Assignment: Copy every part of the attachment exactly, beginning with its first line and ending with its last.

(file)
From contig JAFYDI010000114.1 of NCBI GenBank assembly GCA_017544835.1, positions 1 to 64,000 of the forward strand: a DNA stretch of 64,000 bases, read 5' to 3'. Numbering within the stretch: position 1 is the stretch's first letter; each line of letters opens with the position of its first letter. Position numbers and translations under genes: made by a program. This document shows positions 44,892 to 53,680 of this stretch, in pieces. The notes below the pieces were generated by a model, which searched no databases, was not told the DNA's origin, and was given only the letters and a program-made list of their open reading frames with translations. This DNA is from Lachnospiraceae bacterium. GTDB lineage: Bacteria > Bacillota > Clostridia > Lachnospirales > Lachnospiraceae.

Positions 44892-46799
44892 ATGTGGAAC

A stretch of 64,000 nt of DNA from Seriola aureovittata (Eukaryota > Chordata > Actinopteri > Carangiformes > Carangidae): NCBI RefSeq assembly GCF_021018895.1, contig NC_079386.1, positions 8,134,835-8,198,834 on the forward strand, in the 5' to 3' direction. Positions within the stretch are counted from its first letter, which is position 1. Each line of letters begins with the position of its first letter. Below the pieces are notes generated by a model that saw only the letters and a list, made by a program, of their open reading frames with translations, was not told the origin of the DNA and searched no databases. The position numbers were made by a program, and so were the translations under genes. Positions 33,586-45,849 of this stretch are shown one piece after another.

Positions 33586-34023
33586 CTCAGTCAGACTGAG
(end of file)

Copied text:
From contig JAFYDI010000114.1 of NCBI GenBank assembly GCA_017544835.1, positions 1 to 64,000 of the forward strand: a DNA stretch of 64,000 bases, read 5' to 3'. Numbering within the stretch: position 1 is the stretch's first letter; each line of letters opens with the position of its first letter. Position numbers and translations under genes: made by a program. This document shows positions 44,892 to 53,680 of this stretch, in pieces. The notes below the pieces were generated by a model, which searched no databases, was not told the DNA's origin, and was given only the letters and a program-made list of their open reading frames with translations. This DNA is from Lachnospiraceae bacterium. GTDB lineage: Bacteria > Bacillota > Clostridia > Lachnospirales > Lachnospiraceae.

Positions 44892-46799
44892 ATGTGGAAC

A stretch of 64,000 nt of DNA from Seriola aureovittata (Eukaryota > Chordata > Actinopteri > Carangiformes > Carangidae): NCBI RefSeq assembly GCF_021018895.1, contig NC_079386.1, positions 8,134,835-8,198,834 on the forward strand, in the 5' to 3' direction. Positions within the stretch are counted from its first letter, which is position 1. Each line of letters begins with the position of its first letter. Below the pieces are notes generated by a model that saw only the letters and a list, made by a program, of their open reading frames with translations, was not told the origin of the DNA and searched no databases. The position numbers were made by a program, and so were the translations under genes. Positions 33,586-45,849 of this stretch are shown one piece after another.

Positions 33586-34023
33586 CTCAGTCAGACTGAG